Come on valley Citizens, fuel up your own minds and voices. Let’s not get bulldozed by The Village at Avon again. See you in Avon on Tuesday!

Tamra Nottingham Underwood

Sage advice

David Le Vine is finally on the right track about something. Sort of.

He points out the importance of parental influence in education, by calling for a letter of understanding, to be entered into between schools and parents. This letter would have the parents acknowledge their role in their children’s education.

Hillary Clinton was even pointed in the right direction when she spoke about how it takes a village to raise a child. She was correct to the extent of pointing out that a child’s development is influenced by the surrounding culture.

For all its faults, the public school system is not the principal cause of discontent with education. It is the students. The cause is where they come from – families and communities. No matter how skilled a teacher may be, no matter how fancy the building and no matter how many gadgets in the classroom, it is all pretty ineffective unless the kids have a good attitude about learning. And a lot of them don’t. You can divide a class into three groups: (1) those who come there with an interest in learning; (2) those who are indifferent, but might be cajoled into paying attention; and (3) those who have a negative attitude, and cause trouble.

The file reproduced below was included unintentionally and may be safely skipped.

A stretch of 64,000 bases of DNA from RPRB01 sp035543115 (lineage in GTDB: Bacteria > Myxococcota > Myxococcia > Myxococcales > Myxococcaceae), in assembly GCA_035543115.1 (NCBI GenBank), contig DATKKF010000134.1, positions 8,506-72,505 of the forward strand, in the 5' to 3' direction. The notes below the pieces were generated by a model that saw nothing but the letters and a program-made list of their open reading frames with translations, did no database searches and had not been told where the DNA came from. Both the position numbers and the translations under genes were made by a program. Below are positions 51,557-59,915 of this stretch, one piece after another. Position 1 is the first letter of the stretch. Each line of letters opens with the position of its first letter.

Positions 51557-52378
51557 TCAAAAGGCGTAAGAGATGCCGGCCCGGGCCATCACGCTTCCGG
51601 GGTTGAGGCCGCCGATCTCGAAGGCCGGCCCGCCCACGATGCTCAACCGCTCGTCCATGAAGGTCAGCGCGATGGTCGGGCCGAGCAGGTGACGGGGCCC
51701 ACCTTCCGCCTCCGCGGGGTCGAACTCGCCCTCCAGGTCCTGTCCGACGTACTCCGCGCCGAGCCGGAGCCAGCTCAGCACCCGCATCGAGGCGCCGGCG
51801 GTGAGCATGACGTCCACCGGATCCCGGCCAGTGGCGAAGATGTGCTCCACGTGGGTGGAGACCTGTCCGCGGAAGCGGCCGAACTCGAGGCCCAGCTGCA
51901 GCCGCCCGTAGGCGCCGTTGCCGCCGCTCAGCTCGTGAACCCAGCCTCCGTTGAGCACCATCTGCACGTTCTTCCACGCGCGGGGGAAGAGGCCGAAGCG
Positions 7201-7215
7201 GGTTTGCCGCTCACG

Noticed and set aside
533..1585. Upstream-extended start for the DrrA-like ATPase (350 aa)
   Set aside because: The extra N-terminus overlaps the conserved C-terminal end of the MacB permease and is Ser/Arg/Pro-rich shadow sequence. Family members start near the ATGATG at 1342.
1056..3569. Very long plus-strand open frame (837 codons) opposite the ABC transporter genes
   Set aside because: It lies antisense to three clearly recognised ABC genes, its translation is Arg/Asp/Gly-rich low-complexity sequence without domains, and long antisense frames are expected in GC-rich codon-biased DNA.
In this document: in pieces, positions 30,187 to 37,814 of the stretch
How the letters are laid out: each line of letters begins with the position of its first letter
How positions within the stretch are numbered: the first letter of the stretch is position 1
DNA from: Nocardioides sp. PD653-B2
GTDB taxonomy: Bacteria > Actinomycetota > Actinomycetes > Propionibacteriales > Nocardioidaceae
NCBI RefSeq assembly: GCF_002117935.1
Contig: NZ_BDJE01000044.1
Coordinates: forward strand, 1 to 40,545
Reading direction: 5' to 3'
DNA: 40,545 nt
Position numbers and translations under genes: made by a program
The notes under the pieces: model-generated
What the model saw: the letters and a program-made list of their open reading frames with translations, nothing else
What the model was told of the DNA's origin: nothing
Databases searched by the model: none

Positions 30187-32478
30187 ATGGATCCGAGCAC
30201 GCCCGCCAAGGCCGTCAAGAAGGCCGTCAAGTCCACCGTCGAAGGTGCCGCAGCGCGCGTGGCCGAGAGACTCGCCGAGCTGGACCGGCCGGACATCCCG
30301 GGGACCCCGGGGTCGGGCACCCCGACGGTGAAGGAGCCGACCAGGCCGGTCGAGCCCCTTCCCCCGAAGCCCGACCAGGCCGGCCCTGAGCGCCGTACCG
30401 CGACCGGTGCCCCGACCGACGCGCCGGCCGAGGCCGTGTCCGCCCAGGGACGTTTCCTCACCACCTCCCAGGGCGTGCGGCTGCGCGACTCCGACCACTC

The third group is bad because the teacher has to spend too much time dealing with their behavior problems. The third group’s attitude is a bad influence on the others. And having to put up with all the hassles leads to teacher burnout.

This is nothing new. But it’s worse than before. It’s why more parents want to send their kids to private schools or public charter schools, where there is a more positive learning atmosphere.

But back to the issue of the atmosphere outside the classroom. Clarence Page is a nationally syndicated columnist. He recently did a few pieces about student attitudes. He spoke of a problem with upper middle class black students in Shaker Heights, Ohio, an affluent suburb. The parents of these students hired an expert in student achievement to find out why these students, whose parents were achievers – doctors, lawyers, executives – still came in lower on test scores than their white peers.